White-headed WoodpeckerDryobates albolarvatus
- ORDER: Piciformes
- FAMILY: Picidae
The White-headed Woodpecker is a bird of the pine forests of the far western mountains where it makes a living digging into unopened pine cones and eating the seeds. It is the only North American bird that has a white head and a black body.More ID Info
- Pico Cabeciblanco (Spanish)
- Pic à tête blanche (French)
- Cool Facts
- The White-headed Woodpecker, like most woodpeckers, nests in holes in trees. This species prefers to make holes in dead trees, snags, stumps, and even leaning and fallen logs.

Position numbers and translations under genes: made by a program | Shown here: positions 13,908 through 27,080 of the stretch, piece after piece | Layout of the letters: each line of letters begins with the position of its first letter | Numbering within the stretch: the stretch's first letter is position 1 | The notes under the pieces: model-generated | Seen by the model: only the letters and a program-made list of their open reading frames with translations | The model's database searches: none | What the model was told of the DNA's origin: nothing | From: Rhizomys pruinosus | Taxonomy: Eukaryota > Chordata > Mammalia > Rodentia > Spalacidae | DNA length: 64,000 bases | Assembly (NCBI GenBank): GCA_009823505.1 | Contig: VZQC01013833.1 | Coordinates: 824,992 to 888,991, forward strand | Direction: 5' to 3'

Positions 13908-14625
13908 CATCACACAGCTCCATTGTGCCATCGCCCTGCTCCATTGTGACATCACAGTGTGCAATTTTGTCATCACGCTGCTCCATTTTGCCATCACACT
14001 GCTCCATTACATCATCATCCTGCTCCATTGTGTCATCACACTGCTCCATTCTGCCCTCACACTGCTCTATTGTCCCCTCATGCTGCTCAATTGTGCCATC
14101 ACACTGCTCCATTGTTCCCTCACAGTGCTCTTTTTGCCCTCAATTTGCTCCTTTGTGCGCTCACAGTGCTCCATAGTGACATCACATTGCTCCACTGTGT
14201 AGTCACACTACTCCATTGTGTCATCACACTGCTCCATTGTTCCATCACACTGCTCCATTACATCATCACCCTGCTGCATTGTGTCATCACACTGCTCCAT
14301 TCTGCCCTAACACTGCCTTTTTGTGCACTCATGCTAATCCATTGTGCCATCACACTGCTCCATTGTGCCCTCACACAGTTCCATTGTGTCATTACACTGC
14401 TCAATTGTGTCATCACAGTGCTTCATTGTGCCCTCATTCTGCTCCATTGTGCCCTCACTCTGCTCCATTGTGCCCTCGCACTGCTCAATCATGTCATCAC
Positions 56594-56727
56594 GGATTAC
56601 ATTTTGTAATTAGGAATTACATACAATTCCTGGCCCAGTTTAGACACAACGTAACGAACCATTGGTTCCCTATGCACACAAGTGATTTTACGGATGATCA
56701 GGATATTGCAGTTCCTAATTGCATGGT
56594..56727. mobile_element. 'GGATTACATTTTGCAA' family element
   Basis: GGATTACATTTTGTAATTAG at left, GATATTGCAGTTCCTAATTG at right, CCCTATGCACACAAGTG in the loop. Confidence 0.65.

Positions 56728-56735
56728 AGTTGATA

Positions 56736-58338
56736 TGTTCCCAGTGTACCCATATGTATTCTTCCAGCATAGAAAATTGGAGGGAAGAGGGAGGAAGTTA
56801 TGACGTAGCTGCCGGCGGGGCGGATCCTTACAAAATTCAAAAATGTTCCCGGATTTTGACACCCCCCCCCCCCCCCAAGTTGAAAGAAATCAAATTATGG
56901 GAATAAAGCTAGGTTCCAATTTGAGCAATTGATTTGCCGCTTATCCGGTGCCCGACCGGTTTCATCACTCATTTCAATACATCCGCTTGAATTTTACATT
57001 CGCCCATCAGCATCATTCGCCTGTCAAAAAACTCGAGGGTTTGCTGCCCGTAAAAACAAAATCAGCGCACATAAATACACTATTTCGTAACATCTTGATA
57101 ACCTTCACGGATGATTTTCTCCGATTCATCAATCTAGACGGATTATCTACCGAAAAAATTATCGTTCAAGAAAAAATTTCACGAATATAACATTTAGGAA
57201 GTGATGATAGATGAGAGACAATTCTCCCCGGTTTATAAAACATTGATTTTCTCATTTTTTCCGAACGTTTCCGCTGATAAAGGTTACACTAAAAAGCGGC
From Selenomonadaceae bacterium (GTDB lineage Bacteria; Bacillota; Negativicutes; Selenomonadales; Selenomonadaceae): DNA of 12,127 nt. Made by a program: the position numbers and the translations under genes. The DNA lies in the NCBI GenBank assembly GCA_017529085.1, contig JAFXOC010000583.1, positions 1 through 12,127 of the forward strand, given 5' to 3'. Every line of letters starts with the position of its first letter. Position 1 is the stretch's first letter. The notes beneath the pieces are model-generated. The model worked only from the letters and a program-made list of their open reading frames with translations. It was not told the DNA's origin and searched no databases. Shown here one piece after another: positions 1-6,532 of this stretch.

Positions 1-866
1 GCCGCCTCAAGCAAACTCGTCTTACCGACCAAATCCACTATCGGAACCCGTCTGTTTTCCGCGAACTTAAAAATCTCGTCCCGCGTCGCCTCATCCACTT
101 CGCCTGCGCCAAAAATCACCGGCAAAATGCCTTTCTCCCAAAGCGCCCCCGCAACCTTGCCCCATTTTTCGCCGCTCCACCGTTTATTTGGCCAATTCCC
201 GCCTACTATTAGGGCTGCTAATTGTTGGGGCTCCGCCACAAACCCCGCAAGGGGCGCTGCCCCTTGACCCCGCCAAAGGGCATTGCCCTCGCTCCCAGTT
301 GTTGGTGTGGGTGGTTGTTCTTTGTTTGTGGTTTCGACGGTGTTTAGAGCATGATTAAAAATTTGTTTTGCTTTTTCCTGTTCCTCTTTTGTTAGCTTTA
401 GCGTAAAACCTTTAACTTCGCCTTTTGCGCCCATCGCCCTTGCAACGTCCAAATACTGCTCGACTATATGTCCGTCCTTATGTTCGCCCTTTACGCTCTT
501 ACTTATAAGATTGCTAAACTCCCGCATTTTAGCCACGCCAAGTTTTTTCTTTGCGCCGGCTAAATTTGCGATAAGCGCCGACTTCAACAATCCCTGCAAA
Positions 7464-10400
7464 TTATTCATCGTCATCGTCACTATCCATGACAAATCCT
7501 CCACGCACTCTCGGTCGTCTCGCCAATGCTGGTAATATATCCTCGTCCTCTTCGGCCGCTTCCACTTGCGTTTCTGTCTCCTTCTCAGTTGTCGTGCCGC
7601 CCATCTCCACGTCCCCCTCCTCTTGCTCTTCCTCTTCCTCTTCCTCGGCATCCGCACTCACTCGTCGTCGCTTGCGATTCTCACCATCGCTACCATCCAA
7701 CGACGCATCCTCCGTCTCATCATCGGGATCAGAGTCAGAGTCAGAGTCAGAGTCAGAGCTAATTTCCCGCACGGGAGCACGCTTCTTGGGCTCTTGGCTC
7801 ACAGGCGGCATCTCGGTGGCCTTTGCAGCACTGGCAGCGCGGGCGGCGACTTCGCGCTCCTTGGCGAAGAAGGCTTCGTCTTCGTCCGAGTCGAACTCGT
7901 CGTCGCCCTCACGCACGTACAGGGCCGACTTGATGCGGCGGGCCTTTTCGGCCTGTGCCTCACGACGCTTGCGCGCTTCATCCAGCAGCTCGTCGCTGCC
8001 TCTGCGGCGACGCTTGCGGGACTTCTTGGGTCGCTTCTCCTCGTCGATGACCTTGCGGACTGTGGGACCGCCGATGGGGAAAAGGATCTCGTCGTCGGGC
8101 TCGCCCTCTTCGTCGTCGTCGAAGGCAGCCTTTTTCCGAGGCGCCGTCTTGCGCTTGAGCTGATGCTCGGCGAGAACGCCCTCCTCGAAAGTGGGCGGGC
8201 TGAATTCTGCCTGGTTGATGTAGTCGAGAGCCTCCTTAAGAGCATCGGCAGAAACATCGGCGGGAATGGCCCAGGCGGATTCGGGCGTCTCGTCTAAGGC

- When a White-headed Woodpecker forages at pine cones it usually clings to the sides and bottoms of the cone to avoid making direct body contact with the sticky sap. The woodpecker wedges a large intact pine seed into a crevice in the bark of the tree where it will hammer the seed to break it apart.
- Both the male and female incubate the eggs, with the male doing all the nighttime work. They are very attentive to each other during incubation, and often communicate by soft drumming from both inside and outside the nest cavity.
- The oldest recorded White-headed Woodpecker was a female, and at least 4 years, 1 month old, when she was recaptured and rereleased during banding operations in Washington.